The Murderbot Diaries is a series of far-future science fiction books written by Martha Wells. They recount the life and times of a SecUnit (aka a murderbot) that has hacked its governor module, and now can do pretty much whatever it wants... as long as it doesn't draw any attention to itself, because then it would be hunted down and destroyed, as violently and thoroughly as possible. This is a problem both because most of its skills and life experiences relate to killing things in a spectacular manner, and also because it doesn't actually want to do much of anything.
The story follows Murderbot as it escapes, watches lots of soap operas, gets its first job, watches a lot of cheesy science fiction, gets revenge on its former owners, watches more TV, and makes a few acquaintances that it can tolerate watching media with. There is a lot of grumpy, cynical violence and a lot of security-related adventures, all taking place in a well-developed and engaging universe. Also, Murderbot is one of the most engaging and enjoyable death-robots ever. I highly recommend the series.
This series is unusual in that it is comprised mostly of novellas -- currently four of them and one novel, although another novella is in the works. As of this writing, the series consists of:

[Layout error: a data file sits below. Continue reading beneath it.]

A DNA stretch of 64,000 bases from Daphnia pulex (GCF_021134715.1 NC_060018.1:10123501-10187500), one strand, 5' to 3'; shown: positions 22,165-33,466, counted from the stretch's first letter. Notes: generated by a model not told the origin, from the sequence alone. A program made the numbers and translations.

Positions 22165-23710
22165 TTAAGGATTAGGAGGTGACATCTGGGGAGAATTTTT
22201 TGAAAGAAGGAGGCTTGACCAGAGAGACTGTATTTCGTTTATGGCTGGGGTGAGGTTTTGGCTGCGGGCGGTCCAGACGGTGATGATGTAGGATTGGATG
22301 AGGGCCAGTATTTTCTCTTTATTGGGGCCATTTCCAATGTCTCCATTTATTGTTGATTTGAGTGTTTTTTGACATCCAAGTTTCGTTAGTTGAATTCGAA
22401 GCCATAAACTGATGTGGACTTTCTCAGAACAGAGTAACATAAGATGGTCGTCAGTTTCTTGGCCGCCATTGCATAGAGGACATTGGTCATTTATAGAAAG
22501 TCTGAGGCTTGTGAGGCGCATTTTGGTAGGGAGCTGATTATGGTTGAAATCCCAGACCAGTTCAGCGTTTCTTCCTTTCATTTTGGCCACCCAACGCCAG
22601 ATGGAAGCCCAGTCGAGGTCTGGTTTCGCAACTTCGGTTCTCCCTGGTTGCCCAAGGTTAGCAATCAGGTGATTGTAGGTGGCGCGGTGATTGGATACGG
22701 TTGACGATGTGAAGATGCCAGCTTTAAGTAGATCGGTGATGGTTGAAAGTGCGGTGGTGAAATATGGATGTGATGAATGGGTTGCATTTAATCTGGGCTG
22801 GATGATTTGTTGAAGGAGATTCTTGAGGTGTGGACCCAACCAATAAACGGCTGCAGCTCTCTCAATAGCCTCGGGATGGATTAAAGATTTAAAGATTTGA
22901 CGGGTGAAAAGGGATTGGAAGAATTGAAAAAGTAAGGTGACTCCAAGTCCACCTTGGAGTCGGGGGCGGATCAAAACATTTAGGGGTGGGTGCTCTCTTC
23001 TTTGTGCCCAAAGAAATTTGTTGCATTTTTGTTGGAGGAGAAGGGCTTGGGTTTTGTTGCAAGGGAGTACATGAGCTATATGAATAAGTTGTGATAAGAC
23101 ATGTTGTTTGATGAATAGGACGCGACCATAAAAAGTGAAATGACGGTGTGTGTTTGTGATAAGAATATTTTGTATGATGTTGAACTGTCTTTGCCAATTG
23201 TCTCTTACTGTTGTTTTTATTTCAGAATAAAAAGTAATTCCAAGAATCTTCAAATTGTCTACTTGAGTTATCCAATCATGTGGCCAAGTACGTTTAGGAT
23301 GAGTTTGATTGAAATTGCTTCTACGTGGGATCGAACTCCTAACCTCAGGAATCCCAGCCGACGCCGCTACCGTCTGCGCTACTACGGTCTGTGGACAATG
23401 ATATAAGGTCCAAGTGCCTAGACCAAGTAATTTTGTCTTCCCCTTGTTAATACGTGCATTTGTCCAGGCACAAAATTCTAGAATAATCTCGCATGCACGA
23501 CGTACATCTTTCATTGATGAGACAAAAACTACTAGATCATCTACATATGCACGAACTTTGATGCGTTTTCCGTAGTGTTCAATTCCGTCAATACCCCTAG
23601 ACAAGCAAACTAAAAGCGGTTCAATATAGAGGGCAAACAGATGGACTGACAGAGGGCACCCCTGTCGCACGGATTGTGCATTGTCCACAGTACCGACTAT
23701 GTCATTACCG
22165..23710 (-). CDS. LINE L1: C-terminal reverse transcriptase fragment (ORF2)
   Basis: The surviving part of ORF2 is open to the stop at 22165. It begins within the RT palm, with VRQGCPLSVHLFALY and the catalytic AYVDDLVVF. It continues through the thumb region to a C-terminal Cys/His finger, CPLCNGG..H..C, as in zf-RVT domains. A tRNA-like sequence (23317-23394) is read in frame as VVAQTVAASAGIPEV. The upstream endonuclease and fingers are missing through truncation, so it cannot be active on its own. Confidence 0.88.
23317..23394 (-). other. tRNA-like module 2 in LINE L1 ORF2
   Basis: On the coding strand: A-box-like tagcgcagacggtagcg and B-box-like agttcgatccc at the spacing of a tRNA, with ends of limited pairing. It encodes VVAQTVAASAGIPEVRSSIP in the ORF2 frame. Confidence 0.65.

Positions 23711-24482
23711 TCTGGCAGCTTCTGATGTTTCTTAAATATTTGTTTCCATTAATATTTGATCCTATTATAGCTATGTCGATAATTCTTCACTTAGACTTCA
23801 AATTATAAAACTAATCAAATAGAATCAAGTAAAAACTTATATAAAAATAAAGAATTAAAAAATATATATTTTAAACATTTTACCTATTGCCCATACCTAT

Additionally, there is a Murderbot short story Home: Habitat, Range, Niche, Territory that does not seem to be available at this time; it was originally given out as a pre-order bonus, and then later as part of the Short Story Club. It is often listed as Murderbot #4.5, and hopefully will become available to general audiences in the future.
Given the ending of Network Effect, it appears that the author is setting the series up for a fairly long run, which given its popularity is a smart move. The first novella, All Systems Red, won the 2017 Nebula Award for Best Novella, the 2018 Hugo Award for Best Novella, and the 2018 American Library Association's Alex Award; Artificial Condition won the 2019 Hugo Award for Best Novella and the 2019 Locus Award for best Novella.